Most women who are trying to conceive or are already pregnant need prenatal vitamins. In the early 1970s, vitamin companies started adding folic acid to their multivitamins and then marketing them specifically to pregnant women. Actually, a prenatal vitamin is a multivitamin for pregnant women. The body of a pregnant woman needs greater amounts of such nutrients like folate, calcium, DHA, and iron. A prenatal vitamin is required to maintain a healthy pregnancy by meeting the nutritional needs of a future mother.
The difference between a regular multivitamin and a prenatal vitamin
It can be difficult to recognize the differences between a regular multivitamin and a prenatal vitamin. A vitamin manufacturer classifies a vitamin as a prenatal when its nutrient content meets the nutrient needs of pregnant women, including increased content of folic acid, calcium, vitamin D, fish oil, and iron. Also, prenatal vitamins may contain less of the fat-soluble vitamin A than regular multivitamins.
Side effects of prenatal vitamins
As regular vitamins, prenatal vitamins may have side effects. The most common side effects of prenatal vitamins are nausea and constipation. However, these side effects can be managed by changing the form or brand of the prenatal vitamin or changing the time in which the vitamin is taken.
Who needs to take a prenatal vitamin?
It’s still unknown whether prenatal vitamins are necessary for every pregnant woman. Many specialists think that if a pregnant woman maintains a healthy diet and is sure to meet the increased nutrient needs during pregnancy, then taking a prenatal vitamin is not necessary. The American Congress of Obstetricians and Gynecologists doesn’t claim that each pregnant woman needs to take a prenatal vitamin but do recommend taking folic acid and calcium. However, most specialists agree that taking prenatal vitamins is a good practice in supporting a healthy pregnancy, which may help prevent birth defects. In any case, it’s better to consult your physician and gynecologist before starting supplementation.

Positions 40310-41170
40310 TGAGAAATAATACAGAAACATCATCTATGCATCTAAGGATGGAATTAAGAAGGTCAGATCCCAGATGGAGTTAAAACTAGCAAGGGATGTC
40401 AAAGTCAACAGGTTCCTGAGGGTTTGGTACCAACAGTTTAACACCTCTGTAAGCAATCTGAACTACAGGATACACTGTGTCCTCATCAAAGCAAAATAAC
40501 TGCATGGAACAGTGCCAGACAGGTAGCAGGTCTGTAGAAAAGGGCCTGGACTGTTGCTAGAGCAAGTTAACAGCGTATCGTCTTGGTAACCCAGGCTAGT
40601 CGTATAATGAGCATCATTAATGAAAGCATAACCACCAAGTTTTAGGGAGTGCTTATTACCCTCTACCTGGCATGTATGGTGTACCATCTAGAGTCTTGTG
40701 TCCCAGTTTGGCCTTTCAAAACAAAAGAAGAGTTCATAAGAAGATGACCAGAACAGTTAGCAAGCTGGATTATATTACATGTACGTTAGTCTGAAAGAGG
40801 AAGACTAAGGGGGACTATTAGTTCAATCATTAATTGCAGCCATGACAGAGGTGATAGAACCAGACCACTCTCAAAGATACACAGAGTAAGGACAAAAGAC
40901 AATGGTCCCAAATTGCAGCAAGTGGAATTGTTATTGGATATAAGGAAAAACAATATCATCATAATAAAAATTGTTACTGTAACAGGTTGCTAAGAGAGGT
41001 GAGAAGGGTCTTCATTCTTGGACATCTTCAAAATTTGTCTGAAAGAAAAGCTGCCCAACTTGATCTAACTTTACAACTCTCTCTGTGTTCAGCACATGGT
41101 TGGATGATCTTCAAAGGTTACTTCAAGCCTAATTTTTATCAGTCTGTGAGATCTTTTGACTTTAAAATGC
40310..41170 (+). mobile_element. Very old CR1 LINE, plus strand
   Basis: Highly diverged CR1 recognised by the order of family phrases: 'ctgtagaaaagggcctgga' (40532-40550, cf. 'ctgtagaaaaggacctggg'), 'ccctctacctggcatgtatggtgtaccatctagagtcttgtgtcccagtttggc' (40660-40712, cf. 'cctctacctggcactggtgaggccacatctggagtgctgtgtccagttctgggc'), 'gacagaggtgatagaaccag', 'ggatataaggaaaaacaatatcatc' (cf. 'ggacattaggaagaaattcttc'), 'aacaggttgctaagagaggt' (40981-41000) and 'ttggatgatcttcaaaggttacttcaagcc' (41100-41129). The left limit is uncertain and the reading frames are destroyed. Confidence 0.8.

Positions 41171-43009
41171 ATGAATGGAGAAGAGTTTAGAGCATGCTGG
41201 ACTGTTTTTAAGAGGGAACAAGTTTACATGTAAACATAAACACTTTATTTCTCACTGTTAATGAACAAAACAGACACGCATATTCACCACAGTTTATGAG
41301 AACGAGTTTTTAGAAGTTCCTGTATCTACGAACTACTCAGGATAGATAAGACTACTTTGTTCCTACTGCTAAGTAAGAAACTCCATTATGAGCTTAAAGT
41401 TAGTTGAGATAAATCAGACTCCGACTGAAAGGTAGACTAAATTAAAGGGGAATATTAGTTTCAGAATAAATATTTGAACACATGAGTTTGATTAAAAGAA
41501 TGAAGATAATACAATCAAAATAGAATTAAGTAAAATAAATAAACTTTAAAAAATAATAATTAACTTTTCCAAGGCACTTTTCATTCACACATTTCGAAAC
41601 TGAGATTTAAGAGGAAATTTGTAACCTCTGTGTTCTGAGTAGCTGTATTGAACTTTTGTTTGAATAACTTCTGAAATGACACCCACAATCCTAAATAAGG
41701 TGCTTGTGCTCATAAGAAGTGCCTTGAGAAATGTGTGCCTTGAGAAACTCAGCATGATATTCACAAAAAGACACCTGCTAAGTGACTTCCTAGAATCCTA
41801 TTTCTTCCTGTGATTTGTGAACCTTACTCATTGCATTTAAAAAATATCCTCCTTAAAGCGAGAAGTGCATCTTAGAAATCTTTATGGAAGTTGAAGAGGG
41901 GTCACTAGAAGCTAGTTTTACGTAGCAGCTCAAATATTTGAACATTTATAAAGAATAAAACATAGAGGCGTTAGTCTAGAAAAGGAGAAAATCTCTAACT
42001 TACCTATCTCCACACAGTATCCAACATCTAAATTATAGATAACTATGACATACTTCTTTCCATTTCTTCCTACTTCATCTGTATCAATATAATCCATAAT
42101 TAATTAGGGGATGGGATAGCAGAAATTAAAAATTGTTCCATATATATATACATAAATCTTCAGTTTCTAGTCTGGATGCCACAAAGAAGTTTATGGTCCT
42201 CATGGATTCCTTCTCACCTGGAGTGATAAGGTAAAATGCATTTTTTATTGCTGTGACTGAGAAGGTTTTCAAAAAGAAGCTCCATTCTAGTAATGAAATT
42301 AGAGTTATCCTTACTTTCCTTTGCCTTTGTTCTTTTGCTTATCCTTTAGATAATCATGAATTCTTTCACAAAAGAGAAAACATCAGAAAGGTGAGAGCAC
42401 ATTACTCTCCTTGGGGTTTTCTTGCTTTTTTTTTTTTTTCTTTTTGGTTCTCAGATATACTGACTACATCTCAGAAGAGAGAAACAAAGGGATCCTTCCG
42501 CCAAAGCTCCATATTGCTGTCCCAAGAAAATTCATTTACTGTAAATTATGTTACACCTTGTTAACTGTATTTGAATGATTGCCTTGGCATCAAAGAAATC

Do women need prenatal vitamins if they’re not planning a pregnancy?
A prenatal vitamin is very much like a multivitamin and it may be safe for most people to take, but it increases the risk of hypervitaminosis, which can cause many dangerous health issues. A common reason women take prenatal vitamins other than pregnancy is a desire to improve hair growth but research doesn’t support this theory.
When to start taking prenatal vitamins?
Women who are trying to conceive need to consider taking a prenatal vitamin or at least supplement of folic acid after consulting a physician. Folic acid is crucial during the first four weeks of pregnancy to prevent birth defects since this is the time of neural tube formation. Specialists recommend 600 mcg of folic acid before conception and through the first 12 weeks of pregnancy.
Prenatal vitamins usually contain 400 – 800 mcg of folic acid per one serving. There has been controversy about which form of this vitamin pregnant women need. The two forms up for discussion are folate (naturally occurring) or acid (the synthetic form of folate). Some research suggests that folic acid is better absorbed than folate but many specialists believe that folic acid is less useful. Keep in mind that too much folic acid can lead to dangerous side effects. The CDC recommends the upper limit for folic acid at 1,000 mg per day.
Vitamin D is essential for bone health and growth, normal hormone levels, maintaining the immune system, and brain health. Vitamin D is required for the healthy development of the baby and can also prevent pregnancy complications like pre-eclampsia. A prenatal vitamin should contain at minimal 600 IU of vitamin D.
Iron is one of the most vital nutrients during pregnancy for supplying oxygen to the fetus. An iron supplement is often blamed for such side effects as nausea and constipation, but it doesn’t mean that you have to quit your prenatal just yet—there are ways around that. Taking a prenatal with rich in vitamin C foods and drinks can improve iron absorption and relieve constipation. The daily recommended dose of iron during pregnancy is 27 mg.
Calcium is an essential nutrient for keeping the proper development of a baby’s bones and teeth and avoiding dental problems in a pregnant woman. A pregnant woman needs to take at least 1,000 mg of calcium per day.
Omega-3 fish oil is needed for the normal development of a baby’s brain, eyes, and nervous system. The human body is not able to synthesize this essential nutrient and hence we need to obtain it from diet or supplementation. Since many pregnant women often don’t consume enough fish, they need to get this nutrient from additional supplementation. However, not all prenatal vitamins contain fish oil, so it is important to think of this nutrient when choosing your vitamin.